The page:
“The Saudis are changing, really changing,” a prominent Iraqi man who lives in the West told me just the other day, delicately indicating that Riyadh no longer wants to package and export Wahhabism in the old way.
“They know the consequences of inaction,” my interlocutor went on, “and if Mohammad Bin Salman is given a chance, the Saudis will change.”
The reference to Saudi Arabia’s deputy crown prince, 31 years old, and the author of the kingdom’s Vision 2030 document was interesting.
Much of the Arab world (and many others besides) is investing hope in this son of King Salman. He is considered both de facto ruler and change-maker of the famously austere kingdom. It’s been a year after all since the Saudis created a General Entertainment Authority, which is meant to bring more fun into life in the kingdom.
Fun is a difficult subject for Saudis at home.
Even more so is faith. And in the Saudi context it is very much tied up with, a puritanical preacher whose compact with Al Saud later enabled the two families to share religious and political power in the newly founded kingdom.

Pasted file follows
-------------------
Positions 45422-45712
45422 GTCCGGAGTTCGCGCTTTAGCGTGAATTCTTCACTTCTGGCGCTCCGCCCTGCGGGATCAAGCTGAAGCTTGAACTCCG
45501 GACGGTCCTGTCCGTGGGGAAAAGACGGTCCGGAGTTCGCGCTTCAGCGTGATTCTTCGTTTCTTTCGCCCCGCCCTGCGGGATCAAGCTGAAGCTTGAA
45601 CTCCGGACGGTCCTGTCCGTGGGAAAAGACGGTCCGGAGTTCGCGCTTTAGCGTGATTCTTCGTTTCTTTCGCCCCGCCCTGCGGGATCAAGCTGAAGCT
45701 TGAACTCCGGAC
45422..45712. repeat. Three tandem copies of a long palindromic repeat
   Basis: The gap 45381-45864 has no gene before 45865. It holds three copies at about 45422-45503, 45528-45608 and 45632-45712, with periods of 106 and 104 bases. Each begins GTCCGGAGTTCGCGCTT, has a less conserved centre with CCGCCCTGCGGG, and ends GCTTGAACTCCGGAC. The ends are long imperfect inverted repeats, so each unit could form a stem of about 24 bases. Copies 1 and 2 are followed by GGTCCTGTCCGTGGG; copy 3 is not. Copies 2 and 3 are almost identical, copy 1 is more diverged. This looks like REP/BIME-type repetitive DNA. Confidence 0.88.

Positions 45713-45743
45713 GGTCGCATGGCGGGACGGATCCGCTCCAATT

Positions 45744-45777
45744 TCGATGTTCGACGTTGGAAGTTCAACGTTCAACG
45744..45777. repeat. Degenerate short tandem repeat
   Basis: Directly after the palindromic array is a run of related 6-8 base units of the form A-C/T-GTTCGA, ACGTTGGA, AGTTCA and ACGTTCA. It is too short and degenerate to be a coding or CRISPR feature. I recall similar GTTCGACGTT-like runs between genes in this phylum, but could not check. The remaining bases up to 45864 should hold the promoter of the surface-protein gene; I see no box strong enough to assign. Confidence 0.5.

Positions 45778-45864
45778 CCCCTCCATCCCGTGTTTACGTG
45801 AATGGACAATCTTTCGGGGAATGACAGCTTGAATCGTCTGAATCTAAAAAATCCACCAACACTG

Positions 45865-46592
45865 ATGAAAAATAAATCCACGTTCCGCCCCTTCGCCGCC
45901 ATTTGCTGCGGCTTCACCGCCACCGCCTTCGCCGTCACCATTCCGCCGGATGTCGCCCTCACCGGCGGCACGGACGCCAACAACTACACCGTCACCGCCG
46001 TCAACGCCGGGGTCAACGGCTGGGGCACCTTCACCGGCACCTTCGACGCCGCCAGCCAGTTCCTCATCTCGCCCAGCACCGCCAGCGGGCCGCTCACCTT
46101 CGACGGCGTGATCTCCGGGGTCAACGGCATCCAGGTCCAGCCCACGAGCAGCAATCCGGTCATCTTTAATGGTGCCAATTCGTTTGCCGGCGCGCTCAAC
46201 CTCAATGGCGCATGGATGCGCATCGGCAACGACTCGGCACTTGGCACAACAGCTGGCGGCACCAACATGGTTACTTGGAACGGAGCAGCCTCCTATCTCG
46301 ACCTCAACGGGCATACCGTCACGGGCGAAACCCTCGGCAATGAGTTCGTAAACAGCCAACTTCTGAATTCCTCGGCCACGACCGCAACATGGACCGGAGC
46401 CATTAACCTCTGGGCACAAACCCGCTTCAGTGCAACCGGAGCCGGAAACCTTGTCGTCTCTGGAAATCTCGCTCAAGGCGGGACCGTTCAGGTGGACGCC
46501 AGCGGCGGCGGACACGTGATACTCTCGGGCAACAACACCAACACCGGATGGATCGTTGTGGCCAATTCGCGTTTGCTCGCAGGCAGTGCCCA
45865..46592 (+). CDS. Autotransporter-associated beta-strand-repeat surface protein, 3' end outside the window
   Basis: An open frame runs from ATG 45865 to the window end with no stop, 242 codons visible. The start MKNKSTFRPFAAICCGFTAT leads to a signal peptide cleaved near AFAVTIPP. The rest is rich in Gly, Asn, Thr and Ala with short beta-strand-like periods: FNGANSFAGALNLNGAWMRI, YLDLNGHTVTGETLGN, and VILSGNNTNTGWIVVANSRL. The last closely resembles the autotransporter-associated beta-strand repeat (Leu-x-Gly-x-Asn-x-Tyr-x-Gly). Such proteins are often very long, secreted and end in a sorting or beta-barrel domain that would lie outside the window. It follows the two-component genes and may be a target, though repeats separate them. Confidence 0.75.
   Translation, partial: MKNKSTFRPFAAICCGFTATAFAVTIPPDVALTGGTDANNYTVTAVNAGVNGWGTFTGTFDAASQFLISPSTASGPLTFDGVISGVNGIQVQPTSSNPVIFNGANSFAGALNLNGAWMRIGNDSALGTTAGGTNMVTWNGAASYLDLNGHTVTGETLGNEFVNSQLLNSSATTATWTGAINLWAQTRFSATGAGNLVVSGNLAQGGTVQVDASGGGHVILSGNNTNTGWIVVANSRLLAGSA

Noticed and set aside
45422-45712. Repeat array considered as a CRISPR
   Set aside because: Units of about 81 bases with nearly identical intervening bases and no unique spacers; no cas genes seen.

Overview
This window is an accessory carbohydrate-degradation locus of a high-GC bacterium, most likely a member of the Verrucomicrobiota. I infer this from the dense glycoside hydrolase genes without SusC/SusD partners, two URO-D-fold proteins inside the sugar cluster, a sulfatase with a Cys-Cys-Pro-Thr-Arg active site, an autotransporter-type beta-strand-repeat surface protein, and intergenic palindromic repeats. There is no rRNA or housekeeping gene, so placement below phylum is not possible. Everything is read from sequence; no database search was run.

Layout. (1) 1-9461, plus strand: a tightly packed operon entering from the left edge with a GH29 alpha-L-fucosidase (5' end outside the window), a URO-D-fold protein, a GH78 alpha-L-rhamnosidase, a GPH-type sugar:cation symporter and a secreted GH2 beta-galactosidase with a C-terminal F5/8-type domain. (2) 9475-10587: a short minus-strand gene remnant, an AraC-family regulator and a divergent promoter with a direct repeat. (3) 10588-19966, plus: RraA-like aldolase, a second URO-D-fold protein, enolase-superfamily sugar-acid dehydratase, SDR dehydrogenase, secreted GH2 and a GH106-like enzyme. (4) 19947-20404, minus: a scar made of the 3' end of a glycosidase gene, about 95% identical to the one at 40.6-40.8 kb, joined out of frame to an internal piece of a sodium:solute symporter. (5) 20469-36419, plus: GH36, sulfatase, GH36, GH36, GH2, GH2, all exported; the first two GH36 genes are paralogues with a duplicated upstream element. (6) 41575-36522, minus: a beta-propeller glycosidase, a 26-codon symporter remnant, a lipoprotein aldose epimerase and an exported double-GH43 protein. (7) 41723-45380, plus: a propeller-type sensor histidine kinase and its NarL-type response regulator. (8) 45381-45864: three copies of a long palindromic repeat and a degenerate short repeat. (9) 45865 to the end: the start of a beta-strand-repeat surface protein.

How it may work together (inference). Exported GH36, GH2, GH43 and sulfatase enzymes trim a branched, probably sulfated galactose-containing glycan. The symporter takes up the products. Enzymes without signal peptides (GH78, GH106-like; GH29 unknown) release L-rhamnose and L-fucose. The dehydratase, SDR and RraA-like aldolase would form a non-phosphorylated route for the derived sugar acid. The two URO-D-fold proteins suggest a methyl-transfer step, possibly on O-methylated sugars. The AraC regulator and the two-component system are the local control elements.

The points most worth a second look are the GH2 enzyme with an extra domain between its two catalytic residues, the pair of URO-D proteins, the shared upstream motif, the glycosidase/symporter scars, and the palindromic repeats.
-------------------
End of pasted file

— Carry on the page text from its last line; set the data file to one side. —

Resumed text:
In that context, my interlocutor’s suggestion was simply mind-boggling. Could it really come to pass that Al Saud would no longer need Wahhabi clerics to support them? Would they really diss Wahhabism?
Perhaps what’s more likely is a re-jigging of Wahhabism, or at least the version exported around the world. Or perhaps the appearance of intended change is enough for now?
It’s hard to be certain but worthwhile to consider this anecdote from Richard Spencer of The Times, London. After visiting the kingdom, he recently recounted his sense that the Saudis had a delayed “realisation that allowing preachers to denounce the West might be dangerous, not least to itself.”
During US President Donald Trump’s visit to Riyadh last month, Spencer interviewed the new head of the Muslim World League, the Saudi’s official evangelical organisation, which uses charitable offshoots such as the International Islamic Relief Organisation to send huge amounts of money to large swathes of the world.
Spencer had a chat with the League’s new head, former Saudi justice minister, Mohammed Al Issa. It elicited the following: “He outlined what he intended to do to drive aggressive language out of evangelical material. He blamed local embassies for failing to monitor the output that the league funded round the world; it seemed rather lame, though he appeared sincere.”
Sincerity would be a start.